For Jane Austen’s book is, most importantly, about pre-judging and re-judging. It is a drama of recognition – recognition, that act by which the mind can look again at a thing and if necessary make revisions and amendments until it sees the thing as it really is.
The important thing is that in perceiving her own pride and prejudice – notice she uses both words of herself – Elizabeth can now free of them. There can be few important moments in the evolution of human consciousness that such an act of recognition.
– From the Introduction by Tony Tanner, 1972
Pride and Prejudice, 1982 Edition. Made and printed in Great Britain by Hazell Watson & Viney Ltd. Aylesbury, Bucks. Set in Linotype Juliana. Pride and Prejudice, Digital format from ibookstudio.wordpress.com for Samsung Galaxy Mini.
January 2013 marks the 200th anniversary of the publication of Jane Austen’s Pride and Prejudice. I’ve been reading P&P (as those of us on intimate terms with the work sometimes refer to it) for 40 years, a fifth of its life. This puts me in a position to say something about its rise in popularity over the course of this period. Jane Austen has always had her fans, and Pride and Prejudice has always been the favorite of her novels, but in the last four decades (roughly coincident with the so-called “postmodern era”), Austen has achieved stardom and P&P, blockbuster status. What is it about Jane Austen — and Pride and Prejudice in particular — that meshes so well with our postmodern culture? Here are 10 reasons: Click here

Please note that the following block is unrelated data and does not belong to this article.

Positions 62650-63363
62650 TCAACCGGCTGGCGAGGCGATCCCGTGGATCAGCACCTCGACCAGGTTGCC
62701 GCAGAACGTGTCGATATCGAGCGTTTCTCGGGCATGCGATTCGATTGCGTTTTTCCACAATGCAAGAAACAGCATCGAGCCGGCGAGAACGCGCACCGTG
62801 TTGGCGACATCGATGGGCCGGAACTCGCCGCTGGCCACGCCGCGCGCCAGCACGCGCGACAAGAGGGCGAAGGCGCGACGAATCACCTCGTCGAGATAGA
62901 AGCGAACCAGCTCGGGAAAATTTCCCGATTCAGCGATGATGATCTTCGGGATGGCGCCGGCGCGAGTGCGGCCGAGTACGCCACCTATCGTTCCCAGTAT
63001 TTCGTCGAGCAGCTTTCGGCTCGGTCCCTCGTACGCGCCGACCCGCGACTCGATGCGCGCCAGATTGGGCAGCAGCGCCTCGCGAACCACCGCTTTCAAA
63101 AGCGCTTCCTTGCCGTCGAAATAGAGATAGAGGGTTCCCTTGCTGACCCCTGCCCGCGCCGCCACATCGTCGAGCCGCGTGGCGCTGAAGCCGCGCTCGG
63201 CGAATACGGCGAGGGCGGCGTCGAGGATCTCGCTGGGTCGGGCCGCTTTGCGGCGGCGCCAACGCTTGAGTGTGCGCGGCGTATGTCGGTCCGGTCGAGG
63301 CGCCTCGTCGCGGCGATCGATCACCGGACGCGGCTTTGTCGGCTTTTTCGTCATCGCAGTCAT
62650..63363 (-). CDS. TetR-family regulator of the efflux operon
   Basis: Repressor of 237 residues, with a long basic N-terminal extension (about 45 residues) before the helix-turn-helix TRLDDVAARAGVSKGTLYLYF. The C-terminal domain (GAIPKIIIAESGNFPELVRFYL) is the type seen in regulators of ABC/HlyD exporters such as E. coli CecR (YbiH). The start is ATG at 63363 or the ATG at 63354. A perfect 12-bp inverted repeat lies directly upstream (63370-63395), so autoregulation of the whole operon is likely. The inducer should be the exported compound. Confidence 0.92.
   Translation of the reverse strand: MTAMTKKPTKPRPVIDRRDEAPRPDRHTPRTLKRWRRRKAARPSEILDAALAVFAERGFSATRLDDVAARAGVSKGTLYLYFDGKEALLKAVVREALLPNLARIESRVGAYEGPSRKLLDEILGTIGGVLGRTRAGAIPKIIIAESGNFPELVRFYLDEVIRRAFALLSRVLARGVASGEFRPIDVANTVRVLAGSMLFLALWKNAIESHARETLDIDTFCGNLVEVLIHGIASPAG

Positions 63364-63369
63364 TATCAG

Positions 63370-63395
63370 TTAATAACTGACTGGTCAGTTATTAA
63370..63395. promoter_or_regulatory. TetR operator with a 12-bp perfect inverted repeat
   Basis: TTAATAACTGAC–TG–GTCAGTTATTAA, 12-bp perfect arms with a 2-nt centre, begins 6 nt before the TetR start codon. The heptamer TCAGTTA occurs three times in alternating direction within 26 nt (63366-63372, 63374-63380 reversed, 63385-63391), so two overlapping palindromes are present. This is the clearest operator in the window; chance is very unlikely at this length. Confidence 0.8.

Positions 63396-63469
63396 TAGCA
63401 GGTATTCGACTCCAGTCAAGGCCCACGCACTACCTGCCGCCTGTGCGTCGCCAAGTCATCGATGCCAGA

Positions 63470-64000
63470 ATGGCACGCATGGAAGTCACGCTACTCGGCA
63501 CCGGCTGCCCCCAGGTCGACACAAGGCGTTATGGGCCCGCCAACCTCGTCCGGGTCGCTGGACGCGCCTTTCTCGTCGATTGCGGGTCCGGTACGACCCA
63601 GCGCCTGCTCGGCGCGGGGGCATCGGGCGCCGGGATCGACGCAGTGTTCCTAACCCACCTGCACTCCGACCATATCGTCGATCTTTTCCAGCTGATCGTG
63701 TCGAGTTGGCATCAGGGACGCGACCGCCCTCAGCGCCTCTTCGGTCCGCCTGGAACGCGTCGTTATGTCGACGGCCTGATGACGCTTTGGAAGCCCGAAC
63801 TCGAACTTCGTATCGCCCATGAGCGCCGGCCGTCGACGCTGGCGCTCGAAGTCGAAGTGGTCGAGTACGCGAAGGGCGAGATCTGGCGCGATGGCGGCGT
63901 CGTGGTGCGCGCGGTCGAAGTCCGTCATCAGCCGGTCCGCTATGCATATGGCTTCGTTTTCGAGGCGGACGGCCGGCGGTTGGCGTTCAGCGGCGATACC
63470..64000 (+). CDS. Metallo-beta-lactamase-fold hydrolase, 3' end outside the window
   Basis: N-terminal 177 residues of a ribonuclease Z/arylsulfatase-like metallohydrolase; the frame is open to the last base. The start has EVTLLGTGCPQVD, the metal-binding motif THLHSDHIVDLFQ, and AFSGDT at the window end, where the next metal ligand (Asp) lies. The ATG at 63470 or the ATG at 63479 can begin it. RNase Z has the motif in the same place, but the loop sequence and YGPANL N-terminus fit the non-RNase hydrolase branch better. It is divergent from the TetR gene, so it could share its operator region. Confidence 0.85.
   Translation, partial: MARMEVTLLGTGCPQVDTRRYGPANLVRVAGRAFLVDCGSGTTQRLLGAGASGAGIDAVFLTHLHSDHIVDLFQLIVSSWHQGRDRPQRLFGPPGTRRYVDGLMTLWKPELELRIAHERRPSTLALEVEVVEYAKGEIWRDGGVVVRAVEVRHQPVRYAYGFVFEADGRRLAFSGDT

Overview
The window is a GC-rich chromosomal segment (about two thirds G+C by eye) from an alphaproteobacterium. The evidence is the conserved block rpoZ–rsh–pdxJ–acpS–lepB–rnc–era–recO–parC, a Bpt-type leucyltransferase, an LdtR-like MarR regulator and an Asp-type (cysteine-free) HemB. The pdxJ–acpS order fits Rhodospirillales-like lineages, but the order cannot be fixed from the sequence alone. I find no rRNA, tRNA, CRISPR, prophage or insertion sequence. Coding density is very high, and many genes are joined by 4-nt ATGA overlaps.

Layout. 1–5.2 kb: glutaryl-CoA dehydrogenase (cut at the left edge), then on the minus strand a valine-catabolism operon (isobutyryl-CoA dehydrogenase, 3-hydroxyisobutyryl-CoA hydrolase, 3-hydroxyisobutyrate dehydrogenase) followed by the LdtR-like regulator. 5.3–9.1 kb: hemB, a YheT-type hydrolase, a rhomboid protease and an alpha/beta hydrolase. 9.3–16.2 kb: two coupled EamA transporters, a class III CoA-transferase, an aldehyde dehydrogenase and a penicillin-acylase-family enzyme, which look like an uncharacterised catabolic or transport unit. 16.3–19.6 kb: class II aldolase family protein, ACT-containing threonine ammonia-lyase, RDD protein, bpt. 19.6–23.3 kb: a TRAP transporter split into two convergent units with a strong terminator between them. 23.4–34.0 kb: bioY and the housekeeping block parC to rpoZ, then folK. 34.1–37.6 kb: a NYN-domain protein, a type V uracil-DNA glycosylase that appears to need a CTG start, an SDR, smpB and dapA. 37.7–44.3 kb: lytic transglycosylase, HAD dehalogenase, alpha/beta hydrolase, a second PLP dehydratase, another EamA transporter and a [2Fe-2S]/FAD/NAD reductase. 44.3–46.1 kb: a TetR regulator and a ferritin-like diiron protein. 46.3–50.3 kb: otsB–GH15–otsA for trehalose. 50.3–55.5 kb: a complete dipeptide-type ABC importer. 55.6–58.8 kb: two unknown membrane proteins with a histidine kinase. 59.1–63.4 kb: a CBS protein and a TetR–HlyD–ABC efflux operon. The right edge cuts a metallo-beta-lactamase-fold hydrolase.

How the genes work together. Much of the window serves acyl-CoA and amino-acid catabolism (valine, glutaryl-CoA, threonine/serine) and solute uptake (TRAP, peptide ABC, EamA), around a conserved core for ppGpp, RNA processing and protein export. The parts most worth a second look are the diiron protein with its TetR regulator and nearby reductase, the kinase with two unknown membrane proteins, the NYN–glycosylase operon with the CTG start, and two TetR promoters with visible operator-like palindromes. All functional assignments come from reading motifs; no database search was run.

7) Self-help manual. In our self-help culture, Austen can hold her own nicely. There is plenty of advice percolating through the pages of P&P, if you know how to look. It is easy enough to transmute balls and country walks into keg parties and coffee dates at Starbucks. Guidance on how to handle being snubbed or jilted is useful in any time period. But Austen’s most important lessons are larger in scope — they have to do with judgment and setting priorities. When Elizabeth Bennet visits her sick sister by traipsing through the mud, she has placed the value of caring for Jane above the state of her gown. The narrow-minded, morally stunted Miss Bingley is appalled, but Darcy, whose moral sense, despite his arrogant manners, is well-developed, begins falling in love with Elizabeth on the spot. P&P is about the importance of respecting the rules, but also about the occasional necessity of breaking them — something that all of us good-girl Jane Austen readers need to remember. Another great lesson in P&P is how not to parent. Just note everything Mrs. Bennet says and don’t say it. There’s the added benefit of knowing that no matter how annoying and embarrassing we are to our progeny, we are not as annoying and as embarrassing as she is.